# Why does water tend to flow around the periphery of an ocean basin? Why are western boundary currents the fastest ocean currents? How do they differ from eastern boundary currents?

### Oceanography: An Invitation To Mar...

9th Edition
Garrison + 1 other
Publisher: Brooks Cole
ISBN: 9781305254282

### Oceanography: An Invitation To Mar...

9th Edition
Garrison + 1 other
Publisher: Brooks Cole
ISBN: 9781305254282

#### Solutions

Chapter 9, Problem 1TC
Textbook Problem

## Why does water tend to flow around the periphery of an ocean basin? Why are western boundary currents the fastest ocean currents? How do they differ from eastern boundary currents?

Expert Solution
To determine

The reason why water tend to flow around the periphery of ocean basin, the reason why western boundary currents are the fastest ocean currents, and the way in which they differ from eastern boundary currents.

The flow of water flow in a gyre may be actively balanced between the downhill affinity of the pressure gradient and the uphill trend of Coriolis deflection. The balance of the Coriolis Effect and the pressure gradient, and of wind energy and friction drive the currents of the gyre, causing them to flow along the outer margins of the ocean basin.

The western boundary currents are likely to be fast, hot, and deep, whereas the eastern boundary currents are likely to be slow, cold, and shallow. The volume of water carried by western boundary currents are greater than the ones carried through eastern boundary currents.

### Explanation of Solution

Reason due to which water tend to flow around the periphery of ocean basin

Piling up of the moving water occurs in the direction the wind is gusting. The piled-up side experiences higher water pressure, followed by the pulling of water downslope due to gravity against the pressure gradient, in the direction of its origin. However, any mass moving on the Earth will be affected by the Coriolis force. Hence, due to the interference of Coriolis Effect, the flow of surface current gets deflected to the right in the Northern Hemisphere and to the left in the Southern Hemisphere.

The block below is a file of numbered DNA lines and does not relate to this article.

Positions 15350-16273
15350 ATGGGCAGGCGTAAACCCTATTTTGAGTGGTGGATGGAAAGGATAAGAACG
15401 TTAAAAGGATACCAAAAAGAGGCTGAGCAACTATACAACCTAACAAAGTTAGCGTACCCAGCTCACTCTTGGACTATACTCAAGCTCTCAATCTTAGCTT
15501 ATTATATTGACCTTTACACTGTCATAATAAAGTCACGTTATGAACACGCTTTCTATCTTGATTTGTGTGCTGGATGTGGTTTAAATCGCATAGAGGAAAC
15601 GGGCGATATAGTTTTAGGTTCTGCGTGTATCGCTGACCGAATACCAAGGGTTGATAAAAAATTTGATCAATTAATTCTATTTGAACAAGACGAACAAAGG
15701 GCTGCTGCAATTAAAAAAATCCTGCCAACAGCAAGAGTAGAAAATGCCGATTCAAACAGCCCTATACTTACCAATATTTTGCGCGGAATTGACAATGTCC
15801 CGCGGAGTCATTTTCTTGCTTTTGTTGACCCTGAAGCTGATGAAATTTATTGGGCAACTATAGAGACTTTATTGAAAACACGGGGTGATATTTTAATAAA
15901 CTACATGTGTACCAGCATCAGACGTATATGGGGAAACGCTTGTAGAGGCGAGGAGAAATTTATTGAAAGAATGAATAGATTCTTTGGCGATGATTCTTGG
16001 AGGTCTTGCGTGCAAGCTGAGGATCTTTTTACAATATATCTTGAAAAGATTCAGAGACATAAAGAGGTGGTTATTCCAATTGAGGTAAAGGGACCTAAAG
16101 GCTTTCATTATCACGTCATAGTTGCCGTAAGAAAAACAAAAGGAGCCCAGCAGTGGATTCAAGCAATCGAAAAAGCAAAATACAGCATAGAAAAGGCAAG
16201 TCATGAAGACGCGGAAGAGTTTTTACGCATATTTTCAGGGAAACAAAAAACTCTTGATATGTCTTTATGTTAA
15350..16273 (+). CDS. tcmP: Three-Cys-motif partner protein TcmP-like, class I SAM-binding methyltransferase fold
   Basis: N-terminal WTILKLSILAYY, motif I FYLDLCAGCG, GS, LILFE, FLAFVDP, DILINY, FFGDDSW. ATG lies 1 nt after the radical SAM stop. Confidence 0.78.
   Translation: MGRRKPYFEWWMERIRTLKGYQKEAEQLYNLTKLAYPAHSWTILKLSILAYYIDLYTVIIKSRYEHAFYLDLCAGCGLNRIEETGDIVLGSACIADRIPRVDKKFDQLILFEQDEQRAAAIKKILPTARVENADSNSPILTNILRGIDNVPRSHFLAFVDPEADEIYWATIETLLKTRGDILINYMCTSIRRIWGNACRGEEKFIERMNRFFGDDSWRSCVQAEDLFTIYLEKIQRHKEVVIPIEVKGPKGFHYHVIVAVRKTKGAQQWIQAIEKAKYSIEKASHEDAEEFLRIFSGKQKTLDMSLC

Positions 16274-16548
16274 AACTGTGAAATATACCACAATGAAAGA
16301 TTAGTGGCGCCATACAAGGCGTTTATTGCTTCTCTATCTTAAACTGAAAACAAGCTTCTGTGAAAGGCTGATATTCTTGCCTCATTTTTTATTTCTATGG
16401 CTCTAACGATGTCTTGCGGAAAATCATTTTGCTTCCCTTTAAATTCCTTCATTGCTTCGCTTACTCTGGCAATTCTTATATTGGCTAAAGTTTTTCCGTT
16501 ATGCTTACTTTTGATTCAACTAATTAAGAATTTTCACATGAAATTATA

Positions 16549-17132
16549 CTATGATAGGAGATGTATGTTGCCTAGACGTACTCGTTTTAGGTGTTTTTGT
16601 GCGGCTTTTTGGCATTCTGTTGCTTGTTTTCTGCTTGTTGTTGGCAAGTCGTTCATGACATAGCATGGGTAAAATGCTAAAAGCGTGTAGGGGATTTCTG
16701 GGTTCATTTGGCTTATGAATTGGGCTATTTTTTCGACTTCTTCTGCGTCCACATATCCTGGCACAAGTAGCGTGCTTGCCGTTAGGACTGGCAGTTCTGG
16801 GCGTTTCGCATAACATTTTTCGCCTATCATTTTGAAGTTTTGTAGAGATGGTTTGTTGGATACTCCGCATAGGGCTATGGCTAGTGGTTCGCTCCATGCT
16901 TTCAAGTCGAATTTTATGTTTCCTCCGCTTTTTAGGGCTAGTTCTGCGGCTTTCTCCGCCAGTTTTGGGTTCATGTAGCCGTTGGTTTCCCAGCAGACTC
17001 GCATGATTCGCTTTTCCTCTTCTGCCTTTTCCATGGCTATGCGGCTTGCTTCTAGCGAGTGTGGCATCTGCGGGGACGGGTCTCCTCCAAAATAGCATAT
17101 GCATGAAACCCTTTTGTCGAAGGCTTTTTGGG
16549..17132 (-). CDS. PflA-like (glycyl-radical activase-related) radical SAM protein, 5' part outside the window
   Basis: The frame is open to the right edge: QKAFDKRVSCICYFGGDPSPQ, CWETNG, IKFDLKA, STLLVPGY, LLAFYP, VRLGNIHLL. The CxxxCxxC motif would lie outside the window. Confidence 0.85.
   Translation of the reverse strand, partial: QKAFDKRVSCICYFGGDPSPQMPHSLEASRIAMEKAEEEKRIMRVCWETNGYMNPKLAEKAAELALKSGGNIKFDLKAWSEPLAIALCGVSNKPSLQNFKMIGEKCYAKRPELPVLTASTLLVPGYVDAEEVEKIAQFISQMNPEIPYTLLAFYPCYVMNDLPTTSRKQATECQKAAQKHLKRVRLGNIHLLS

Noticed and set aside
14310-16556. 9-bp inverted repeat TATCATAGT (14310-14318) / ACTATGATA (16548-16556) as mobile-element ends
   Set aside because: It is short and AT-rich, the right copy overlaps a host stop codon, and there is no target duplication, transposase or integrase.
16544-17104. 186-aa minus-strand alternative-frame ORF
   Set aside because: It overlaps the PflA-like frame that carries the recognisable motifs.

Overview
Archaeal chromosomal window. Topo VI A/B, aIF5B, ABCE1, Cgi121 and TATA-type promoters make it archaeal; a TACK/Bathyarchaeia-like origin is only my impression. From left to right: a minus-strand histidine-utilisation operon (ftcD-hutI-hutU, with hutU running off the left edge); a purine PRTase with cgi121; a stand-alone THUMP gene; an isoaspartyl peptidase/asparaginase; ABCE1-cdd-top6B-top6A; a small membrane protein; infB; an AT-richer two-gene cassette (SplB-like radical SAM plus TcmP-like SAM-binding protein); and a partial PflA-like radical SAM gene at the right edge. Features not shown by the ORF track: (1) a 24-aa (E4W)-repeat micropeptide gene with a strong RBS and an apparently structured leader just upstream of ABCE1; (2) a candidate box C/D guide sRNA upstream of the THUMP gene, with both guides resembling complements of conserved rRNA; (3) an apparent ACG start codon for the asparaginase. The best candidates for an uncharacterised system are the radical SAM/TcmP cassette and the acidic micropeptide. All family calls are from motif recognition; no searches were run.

The condition of the North Atlantic surface water is taken for instance. It is elevated through Ekman transport and wind motion to develop a low hill. The water moving toward west may be balanced between the Coriolis Effect, which might cause the deflection of water to the right, and pressure gradient brought about by gravity might turn the water to the left. Therefore, as a result of the balance between all these forces, water in a surface current flows along the outside margin of an ocean basin.

Differences between western boundary currents and eastern boundary currents

When the top of the hill created in a rotating gyre remains closer to the western boundary compared to the gyre’s geographic center, then it can be designated as a western intensified current. It is noted that the western boundary currents of the subtropical gyres are western intensified (even in the Southern Hemisphere), which means that they flow along the western margins of the ocean basin in both Northern and Southern Hemispheres. These western margins, which are off the continents’ east coast, are the locations of the deepest and fastest geostrophic currents. It can be said that the western intensification of the western boundary currents are due to the rotation of the Earth and the resultant Coriolis force.

The western boundary currents, which include the Japan or Kuroshio Current (found in the North Pacific), the East Australian Current (found in the South Pacific), the Gulf Stream (found in the North Atlantic), the Brazil Current (found in the South Atlantic), and the Agulhas Current (found in the Indian Ocean), are characteristically swifter, deeper, and narrower than their counterparts in the eastern boundary. They carry a large volume of warm water from the lower latitudes to poleward, exhibiting no or little upwelling.

The eastern boundary currents are also five in numbers like the western boundary currents, and they are the California Current (found in the North Pacific), the Peru or Humboldt Current (in the South Pacific), the Canary Current (found in the North Atlantic), the Benguela Current (found in the South Atlantic), and the West Australian Current (found in the Indian Ocean). Unlike the western boundary currents, the eastern boundary currents flow along the eastern edge of ocean basins, which is off the continents’ west coast.

The eastern boundary currents transport cold water toward the equator and are usually almost 1000kilometers wide and shallow. They neither possess a well-defined boundary nor develop eddies. Their speed is slow and carries only small volume of water relative to their western counterparts. Coastal upwelling is typical in the case of eastern boundary currents.

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